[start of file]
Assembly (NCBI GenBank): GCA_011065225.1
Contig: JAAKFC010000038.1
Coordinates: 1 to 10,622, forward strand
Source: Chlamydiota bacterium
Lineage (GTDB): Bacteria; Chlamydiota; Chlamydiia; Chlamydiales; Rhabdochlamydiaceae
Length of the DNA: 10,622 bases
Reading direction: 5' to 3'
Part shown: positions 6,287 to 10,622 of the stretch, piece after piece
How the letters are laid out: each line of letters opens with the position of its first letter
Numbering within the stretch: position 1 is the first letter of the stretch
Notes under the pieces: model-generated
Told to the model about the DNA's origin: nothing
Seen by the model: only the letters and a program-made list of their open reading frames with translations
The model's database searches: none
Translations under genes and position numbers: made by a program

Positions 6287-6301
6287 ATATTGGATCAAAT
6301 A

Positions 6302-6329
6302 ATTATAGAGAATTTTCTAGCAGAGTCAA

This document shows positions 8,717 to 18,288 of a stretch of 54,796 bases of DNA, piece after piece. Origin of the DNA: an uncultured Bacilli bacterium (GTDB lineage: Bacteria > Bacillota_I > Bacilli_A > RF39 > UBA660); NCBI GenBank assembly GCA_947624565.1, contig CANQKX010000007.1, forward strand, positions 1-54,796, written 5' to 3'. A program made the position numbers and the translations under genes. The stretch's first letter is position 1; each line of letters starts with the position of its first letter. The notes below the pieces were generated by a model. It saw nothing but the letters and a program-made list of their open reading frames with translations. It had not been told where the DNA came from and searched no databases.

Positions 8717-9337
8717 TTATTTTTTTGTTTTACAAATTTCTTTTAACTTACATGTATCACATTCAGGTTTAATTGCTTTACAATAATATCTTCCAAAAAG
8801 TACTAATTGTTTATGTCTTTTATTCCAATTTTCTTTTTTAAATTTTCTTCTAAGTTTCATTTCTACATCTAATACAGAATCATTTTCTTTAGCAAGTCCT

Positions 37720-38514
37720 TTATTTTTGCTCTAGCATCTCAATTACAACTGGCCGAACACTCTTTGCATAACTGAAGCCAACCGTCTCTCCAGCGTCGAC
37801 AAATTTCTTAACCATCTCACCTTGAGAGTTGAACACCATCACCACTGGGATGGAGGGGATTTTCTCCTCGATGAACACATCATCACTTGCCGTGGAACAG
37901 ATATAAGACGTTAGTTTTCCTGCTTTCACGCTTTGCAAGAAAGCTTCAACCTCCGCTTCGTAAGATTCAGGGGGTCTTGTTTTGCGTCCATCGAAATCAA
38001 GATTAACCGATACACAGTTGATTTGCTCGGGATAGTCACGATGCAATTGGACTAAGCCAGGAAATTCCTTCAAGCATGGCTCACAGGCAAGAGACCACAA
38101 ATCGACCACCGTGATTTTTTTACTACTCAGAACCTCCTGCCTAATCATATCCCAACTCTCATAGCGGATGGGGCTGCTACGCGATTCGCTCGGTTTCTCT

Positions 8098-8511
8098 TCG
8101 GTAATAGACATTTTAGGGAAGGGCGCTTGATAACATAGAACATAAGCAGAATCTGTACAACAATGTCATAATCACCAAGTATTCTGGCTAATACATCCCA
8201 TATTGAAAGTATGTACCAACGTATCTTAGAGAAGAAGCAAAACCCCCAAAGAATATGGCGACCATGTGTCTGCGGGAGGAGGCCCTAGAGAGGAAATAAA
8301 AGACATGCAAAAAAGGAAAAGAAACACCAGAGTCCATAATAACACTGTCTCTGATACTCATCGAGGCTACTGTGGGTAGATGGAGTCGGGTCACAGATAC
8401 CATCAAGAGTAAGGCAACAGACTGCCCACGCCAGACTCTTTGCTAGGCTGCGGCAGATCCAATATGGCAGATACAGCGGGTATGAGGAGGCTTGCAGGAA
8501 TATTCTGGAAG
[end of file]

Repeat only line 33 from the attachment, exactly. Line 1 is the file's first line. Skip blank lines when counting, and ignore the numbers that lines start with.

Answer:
8101 GTAATAGACATTTTAGGGAAGGGCGCTTGATAACATAGAACATAAGCAGAATCTGTACAACAATGTCATAATCACCAAGTATTCTGGCTAATACATCCCA